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Vivien Leigh Anniversary Collection [Blu-ray] [Import]

 Unrated   Blu-ray
3.5 out of 5 stars  See all reviews (2 customer reviews)
List Price: CDN$ 66.96
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2.0 out of 5 stars Four fantastic movies get short shrift on Blu-ray April 27 2014
Format:Blu-ray|Verified Purchase
Vivien Leigh's pre-Scarlett O'Hara career was memorable. It's just been eclipsed by her iconic turn in Gone With The Wind. Cohen Media gives us 4 stellar examples (Fire Over England, Storm in a Teacup, St. Martin's Lane, Dark Journey) of Leigh at the pinnacle of her powers in England - wonderful movies that unfortunately have not been afforded stellar 1080p transfers to compliment them. The worst transgressor is edge enhancement. It's everywhere and VERY distracting.

The tonality of the gray scale is impressive, particularly on Storm in a Teacup and St. Martin's Lane. Residual softness creeps in on Dark Journey. Fire Over England would be the most impressive transfer in this set except that it has boosted contrast levels and a ton of video noise. St. Martin's Lane has the worst audio I've heard in a long, long while. Muffled and garbled beyond recognition in spots and sounding very weak indeed.

I really don't know what the point was in releasing these movies in their present condition. Age-related artifacts are one thing. I mean, we can all accept some wear and tear brought about by the passage of time. Where I draw the line is on digital anomalies that have been added to the transfers by dodgy remastering efforts. At this stage in the game there is no GOOD reason for such artifacts to be appearing.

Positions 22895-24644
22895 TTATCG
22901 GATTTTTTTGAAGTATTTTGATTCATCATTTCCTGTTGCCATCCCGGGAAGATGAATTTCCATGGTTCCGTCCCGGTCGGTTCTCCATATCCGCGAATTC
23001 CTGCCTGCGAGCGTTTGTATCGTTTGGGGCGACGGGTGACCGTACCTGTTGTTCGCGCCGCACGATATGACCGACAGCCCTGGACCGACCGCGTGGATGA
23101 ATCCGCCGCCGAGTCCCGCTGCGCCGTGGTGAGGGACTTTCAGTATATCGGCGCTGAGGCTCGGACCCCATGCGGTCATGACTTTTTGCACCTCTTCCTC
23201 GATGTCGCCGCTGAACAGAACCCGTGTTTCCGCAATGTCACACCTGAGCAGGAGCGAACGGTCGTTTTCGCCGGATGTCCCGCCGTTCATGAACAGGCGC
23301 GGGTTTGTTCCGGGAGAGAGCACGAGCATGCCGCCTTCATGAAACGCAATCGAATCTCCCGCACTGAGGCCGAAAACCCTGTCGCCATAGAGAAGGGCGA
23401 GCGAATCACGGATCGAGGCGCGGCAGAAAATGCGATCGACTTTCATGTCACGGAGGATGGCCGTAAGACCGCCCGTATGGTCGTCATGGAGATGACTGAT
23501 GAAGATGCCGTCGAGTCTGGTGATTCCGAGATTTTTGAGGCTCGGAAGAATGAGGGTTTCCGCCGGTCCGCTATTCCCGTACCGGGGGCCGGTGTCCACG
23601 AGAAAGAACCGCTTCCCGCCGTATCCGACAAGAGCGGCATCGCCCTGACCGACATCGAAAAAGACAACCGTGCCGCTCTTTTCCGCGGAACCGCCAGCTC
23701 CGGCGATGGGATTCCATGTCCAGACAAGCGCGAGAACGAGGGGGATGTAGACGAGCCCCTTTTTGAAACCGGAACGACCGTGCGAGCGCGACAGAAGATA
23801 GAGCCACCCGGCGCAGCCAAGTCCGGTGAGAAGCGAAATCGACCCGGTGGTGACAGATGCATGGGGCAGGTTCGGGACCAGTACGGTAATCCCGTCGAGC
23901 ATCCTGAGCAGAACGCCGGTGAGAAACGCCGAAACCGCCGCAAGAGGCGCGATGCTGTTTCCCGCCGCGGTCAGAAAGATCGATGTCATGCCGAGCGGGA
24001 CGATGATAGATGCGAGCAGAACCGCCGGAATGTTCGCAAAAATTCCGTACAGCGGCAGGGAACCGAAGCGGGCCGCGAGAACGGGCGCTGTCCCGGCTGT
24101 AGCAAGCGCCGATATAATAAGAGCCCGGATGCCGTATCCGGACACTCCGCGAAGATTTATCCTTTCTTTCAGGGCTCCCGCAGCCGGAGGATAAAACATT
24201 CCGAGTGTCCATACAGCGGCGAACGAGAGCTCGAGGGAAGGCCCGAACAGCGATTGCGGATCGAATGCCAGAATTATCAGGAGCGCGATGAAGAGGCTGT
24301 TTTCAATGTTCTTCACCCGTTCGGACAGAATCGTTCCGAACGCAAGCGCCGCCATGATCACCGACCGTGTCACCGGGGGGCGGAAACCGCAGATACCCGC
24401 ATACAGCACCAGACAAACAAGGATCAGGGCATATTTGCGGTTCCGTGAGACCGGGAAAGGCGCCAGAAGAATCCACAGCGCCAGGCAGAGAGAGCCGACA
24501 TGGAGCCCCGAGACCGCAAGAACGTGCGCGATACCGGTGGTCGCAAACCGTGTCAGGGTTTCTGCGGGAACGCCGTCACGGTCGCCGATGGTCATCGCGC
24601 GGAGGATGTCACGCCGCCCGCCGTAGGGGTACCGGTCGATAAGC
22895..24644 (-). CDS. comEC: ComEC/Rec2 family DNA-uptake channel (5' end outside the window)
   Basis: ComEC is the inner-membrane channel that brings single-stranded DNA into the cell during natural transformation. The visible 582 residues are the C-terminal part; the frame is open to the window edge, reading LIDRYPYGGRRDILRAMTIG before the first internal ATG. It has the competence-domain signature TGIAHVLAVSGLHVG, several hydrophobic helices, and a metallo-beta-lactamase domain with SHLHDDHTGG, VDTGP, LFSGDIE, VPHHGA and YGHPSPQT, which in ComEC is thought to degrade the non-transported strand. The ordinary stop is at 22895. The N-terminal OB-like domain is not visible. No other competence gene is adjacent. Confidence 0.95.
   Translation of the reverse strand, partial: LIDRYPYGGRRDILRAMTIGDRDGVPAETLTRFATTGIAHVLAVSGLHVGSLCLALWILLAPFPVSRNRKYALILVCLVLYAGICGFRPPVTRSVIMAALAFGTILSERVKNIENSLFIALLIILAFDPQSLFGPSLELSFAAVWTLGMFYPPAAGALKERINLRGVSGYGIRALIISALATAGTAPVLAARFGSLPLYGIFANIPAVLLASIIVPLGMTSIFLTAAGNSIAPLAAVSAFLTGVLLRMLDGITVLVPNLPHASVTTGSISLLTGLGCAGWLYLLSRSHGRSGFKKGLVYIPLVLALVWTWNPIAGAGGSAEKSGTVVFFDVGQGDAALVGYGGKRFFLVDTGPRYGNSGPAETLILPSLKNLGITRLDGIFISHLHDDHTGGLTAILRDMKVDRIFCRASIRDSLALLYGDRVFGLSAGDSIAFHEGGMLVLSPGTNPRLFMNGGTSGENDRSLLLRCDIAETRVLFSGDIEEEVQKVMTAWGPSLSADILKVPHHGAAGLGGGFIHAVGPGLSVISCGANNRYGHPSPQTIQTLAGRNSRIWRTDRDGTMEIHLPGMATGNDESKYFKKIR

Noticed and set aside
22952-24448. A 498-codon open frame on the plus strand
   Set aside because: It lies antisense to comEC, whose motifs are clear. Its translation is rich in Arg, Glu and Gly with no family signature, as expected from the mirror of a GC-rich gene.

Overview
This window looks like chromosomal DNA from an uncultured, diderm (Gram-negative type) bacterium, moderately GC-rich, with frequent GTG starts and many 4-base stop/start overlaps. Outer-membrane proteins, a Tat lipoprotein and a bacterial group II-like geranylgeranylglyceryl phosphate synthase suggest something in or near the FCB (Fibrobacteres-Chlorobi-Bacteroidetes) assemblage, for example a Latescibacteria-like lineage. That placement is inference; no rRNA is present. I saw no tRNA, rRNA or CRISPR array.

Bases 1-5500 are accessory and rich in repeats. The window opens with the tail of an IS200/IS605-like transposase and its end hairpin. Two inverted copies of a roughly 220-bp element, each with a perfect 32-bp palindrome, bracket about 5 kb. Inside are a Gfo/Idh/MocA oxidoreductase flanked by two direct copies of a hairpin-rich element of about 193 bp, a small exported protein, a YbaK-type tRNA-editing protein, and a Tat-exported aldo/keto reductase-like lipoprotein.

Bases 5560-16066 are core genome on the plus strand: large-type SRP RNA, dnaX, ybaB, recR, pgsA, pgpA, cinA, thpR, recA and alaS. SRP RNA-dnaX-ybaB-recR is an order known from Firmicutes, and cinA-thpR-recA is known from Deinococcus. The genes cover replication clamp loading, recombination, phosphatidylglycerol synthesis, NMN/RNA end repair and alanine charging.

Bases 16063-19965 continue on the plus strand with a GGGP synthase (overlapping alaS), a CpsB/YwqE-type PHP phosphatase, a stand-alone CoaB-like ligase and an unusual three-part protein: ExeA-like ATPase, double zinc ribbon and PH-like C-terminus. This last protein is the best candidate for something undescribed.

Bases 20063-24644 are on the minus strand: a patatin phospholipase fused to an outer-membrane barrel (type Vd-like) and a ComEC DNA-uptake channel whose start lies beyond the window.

I wouldn't say these films are un-watchable in their present state - but they are a grand disappointment nonetheless. Regrets.
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5.0 out of 5 stars Marvelous! Jan. 13 2014
By sam TOP 1000 REVIEWER
Format:Blu-ray|Verified Purchase
Once more, Cohen Films brings underrated, overlooked films to be appreciated at home in the finest quality possible! For dedicated fans or for those who simply want to get to know this magnificent beauty of the screen, this collection is sure to please and entertain.

Highly recommended as these films will never look better on 1080p blu-ray !
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Amazon.com: 4.4 out of 5 stars  7 reviews
33 of 34 people found the following review helpful
5.0 out of 5 stars Excellent restoration Nov. 20 2013
By Kendra Bean - Published on Amazon.com
Format:Blu-ray
From her first pairing with Laurence Olivier in Fire Over England to her turn as an ambitious street performer in Sidewalks of London/St. Martin's Lane, it's fascinating watching Vivien Leigh develop as a screen actress in these early films for Alexander Korda.

Although all four of these titles have been released on DVD before (see the AMC boxed set that came out about 10 years ago), they were in dire need of restoration. The Cohen Film Collection stepped up to the challenge and has come through with flying colours. I had the pleasure of seeing the newly restored prints on the big screen at the BFI in London as part of their Vivien Leigh retrospective earlier this month. The picture and sound quality are really top-notch. It's like watching completely different films from what was previously available.

Bonus: the Blu-ray set is region-free, so you can watch it no matter where you live.
8 of 9 people found the following review helpful